New Book | Seeing Satire in the Eighteenth Century

Posted in books, Member News by Editor on January 25, 2013

From the Voltaire Foundation:

Elizabeth C. Mansfield and Kelly Malone, eds., Seeing Satire in the Eighteenth Century, SVEC 2013:02 (Oxford: Voltaire Foundation, 2013), 320 pages, ISBN-978-0729410632, £65 / €80 / $106.

coverA moment in history when verbal satire, caricature, and comic performance exerted unprecedented influence on society, the Enlightenment sustained a complex, though now practically invisible, culture of visual humor. In Seeing Satire in the Eighteenth Century contributors recapture the unique energy of comic images in the works of key artists and authors whose satirical intentions have been obscured by time.

From a decoding of Gabriel de Saint-Aubin’s Livre de caricatures as a titillating jibe at royal and courtly figures, a reinterpretation of the man’s muff as an emblem of foreignness, foppishness and impotence, a reappraisal of F. X. Messerschmidt’s sculpted heads as comic critiques of Lavater’s theories of physiognomy, to the press denigration of William Wilberforce’s abolitionist efforts, visual satire is shown to extend to all areas of society and culture across Europe and North America. By analysing the hidden meaning of these key works, contributors reveal how visual comedy both mediates and intensifies more serious social critique. The power of satire’s appeal to the eye was as clearly understood, and as widely exploited in the Enlightenment as it is today.

Elizabeth C. Mansfield’s research encompasses modern and early modern European art. Her publications include an award-winning book on the classical legend of Zeuxis ‘Selecting Models’. She is currently Vice-President of Scholarly Programs at the National Humanities Center. Kelly Malone is a scholar of the literature and culture of eighteenth-century England. She is currently Associate Professor of English at Sewanee, the University of the South.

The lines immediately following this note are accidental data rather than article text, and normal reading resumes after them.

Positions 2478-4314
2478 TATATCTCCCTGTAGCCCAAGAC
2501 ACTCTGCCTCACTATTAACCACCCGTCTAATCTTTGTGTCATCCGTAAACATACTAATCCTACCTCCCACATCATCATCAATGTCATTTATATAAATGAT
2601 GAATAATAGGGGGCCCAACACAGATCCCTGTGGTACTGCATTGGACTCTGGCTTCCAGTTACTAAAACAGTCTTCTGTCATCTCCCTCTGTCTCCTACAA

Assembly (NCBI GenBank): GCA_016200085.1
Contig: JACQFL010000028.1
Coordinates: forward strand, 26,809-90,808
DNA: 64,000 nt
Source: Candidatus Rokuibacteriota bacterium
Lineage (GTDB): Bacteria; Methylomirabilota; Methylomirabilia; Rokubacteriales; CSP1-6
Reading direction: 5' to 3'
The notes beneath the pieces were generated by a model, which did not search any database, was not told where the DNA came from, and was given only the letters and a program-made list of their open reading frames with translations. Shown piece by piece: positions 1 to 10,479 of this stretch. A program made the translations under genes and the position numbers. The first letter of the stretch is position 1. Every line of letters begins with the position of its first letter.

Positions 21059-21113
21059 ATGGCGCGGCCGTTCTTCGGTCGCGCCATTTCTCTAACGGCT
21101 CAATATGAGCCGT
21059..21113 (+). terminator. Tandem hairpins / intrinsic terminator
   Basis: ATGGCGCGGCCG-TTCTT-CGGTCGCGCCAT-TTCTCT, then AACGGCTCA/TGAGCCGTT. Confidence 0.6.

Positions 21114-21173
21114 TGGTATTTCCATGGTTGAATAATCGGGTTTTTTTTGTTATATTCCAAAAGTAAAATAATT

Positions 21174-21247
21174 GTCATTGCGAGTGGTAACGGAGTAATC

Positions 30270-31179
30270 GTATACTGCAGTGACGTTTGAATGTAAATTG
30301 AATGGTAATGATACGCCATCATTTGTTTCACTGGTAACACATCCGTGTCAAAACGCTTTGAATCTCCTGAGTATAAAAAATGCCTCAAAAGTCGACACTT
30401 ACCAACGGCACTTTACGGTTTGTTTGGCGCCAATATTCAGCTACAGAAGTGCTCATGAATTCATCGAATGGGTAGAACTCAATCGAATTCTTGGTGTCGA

◊  ◊  ◊  ◊  ◊


Introduction, Elizabeth C. Mansfield and Kelly Malone — Seeing satire in the Age of Reason
1. Emmanuel Schwartz — Satire unmasked by reading
2. Eric Rosenberg — The impossibility of painting: the satiric inevitability of John Singleton Copley’s Boy with a Squirrel
3. Julie-Anne Plax — Watteau’s witticisms: visual humor and sociability
4. Emily Richardson — ‘Tu n’as pas tout vü!’: seeing satire in the Saint-Aubin Livre de Caricatures
5. Melissa Lee Hyde — Needling: embroidery and satire in the hands of Charles-Germain de Saint-Aubin
6. Kimberly Chrisman-Campbell — ‘He is not dressed without a muff’: muffs, masculinity, and la mode in English satire
7. Trevor Burnard — ‘A compound mongrel mixture’: racially coded humor, satire, and the denigration of white Creoles in the British Empire 1784-1834
8. Reva Wolf — Seeing satire in the peepshow
9. Steven Minuk — Swift’s satire of vision
10. Michael Yonan — Messerschmidt, the Hogarth of sculpture
11. Katherine Mannheimer — Anatomizing print’s perils: Augustan satire’s textual bodies
12. Marcus C. Levitt — ‘Women’s wiles’ in Mikhail Chulkov’s The Comely Cook
List of illustrations

Master Drawings New York, 2013

Posted in Art Market by Editor on January 25, 2013

Press release (October 2012) from Master Drawings New York:

Master Drawings New York, 2013
New York, 25 January — 2 February 2013